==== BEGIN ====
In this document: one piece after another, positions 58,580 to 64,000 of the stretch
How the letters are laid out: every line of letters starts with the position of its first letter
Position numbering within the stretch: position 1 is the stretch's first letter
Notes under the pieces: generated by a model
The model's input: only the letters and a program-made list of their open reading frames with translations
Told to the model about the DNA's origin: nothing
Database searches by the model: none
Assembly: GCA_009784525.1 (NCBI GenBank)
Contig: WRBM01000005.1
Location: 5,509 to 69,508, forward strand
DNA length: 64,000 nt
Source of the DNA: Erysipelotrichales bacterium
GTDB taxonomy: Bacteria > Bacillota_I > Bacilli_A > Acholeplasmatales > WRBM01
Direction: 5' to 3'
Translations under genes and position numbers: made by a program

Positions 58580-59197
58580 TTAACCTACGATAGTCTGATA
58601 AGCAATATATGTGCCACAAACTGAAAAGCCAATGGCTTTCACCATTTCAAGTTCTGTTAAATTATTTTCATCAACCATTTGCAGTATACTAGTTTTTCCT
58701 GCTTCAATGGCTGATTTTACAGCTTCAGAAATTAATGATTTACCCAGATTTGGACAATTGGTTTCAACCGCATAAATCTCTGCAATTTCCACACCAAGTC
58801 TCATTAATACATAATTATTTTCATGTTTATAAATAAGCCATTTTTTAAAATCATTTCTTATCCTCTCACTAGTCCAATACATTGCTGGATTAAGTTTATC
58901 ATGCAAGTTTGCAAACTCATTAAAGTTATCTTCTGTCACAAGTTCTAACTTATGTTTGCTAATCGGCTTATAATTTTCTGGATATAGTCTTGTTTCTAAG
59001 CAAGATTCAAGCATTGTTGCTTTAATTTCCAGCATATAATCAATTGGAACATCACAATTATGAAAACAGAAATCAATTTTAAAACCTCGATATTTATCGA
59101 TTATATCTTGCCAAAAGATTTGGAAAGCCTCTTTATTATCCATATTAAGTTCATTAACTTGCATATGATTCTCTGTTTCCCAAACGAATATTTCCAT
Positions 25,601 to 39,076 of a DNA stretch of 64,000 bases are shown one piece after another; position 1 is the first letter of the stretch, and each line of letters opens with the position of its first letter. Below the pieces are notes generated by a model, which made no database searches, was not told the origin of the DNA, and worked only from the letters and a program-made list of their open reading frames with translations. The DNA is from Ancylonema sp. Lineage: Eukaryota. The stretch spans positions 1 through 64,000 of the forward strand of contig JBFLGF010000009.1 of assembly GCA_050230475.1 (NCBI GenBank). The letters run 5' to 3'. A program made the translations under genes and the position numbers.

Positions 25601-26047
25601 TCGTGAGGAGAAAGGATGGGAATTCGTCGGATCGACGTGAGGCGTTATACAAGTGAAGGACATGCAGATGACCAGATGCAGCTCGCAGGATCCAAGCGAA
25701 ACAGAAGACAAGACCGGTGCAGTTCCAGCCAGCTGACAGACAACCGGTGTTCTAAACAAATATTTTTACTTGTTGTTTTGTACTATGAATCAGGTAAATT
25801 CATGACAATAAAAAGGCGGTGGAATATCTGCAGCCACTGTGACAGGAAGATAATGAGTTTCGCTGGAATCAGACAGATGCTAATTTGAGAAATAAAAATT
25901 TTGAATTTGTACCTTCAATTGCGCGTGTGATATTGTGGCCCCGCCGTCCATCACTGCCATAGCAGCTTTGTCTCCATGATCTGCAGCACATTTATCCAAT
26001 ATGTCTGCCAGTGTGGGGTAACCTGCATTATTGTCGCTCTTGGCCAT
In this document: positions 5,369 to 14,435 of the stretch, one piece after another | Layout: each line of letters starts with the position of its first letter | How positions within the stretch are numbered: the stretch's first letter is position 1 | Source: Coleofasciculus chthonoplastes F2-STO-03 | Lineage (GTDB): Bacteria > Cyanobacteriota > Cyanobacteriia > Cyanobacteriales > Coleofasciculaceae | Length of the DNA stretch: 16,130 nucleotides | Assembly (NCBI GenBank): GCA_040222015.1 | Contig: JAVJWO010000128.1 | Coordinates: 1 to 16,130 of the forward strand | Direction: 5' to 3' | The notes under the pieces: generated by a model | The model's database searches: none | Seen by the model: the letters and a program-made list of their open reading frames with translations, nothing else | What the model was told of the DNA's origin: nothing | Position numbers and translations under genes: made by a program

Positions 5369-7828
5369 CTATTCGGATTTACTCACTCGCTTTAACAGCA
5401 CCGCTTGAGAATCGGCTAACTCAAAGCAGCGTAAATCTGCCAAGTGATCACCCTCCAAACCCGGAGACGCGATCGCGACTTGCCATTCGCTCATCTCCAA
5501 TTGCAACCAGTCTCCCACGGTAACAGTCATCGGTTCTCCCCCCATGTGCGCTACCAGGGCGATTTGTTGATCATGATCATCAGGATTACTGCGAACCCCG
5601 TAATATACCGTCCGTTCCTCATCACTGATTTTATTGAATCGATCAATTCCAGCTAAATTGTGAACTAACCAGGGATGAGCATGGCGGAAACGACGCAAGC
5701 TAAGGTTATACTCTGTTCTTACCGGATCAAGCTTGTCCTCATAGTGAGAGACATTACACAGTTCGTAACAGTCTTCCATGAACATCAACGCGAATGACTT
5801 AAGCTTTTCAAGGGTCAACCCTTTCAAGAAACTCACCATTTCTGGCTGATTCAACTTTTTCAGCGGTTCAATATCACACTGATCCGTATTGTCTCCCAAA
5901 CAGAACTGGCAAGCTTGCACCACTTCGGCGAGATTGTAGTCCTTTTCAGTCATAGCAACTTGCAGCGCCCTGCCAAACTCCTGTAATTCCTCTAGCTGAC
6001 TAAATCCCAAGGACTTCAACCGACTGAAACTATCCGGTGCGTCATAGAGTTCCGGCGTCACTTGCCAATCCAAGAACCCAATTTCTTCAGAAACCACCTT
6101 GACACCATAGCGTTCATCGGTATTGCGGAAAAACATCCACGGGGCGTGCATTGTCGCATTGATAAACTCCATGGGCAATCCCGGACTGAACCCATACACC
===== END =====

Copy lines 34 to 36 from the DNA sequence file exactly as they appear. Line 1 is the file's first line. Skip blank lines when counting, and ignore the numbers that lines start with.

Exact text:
5401 CCGCTTGAGAATCGGCTAACTCAAAGCAGCGTAAATCTGCCAAGTGATCACCCTCCAAACCCGGAGACGCGATCGCGACTTGCCATTCGCTCATCTCCAA
5501 TTGCAACCAGTCTCCCACGGTAACAGTCATCGGTTCTCCCCCCATGTGCGCTACCAGGGCGATTTGTTGATCATGATCATCAGGATTACTGCGAACCCCG
5601 TAATATACCGTCCGTTCCTCATCACTGATTTTATTGAATCGATCAATTCCAGCTAAATTGTGAACTAACCAGGGATGAGCATGGCGGAAACGACGCAAGC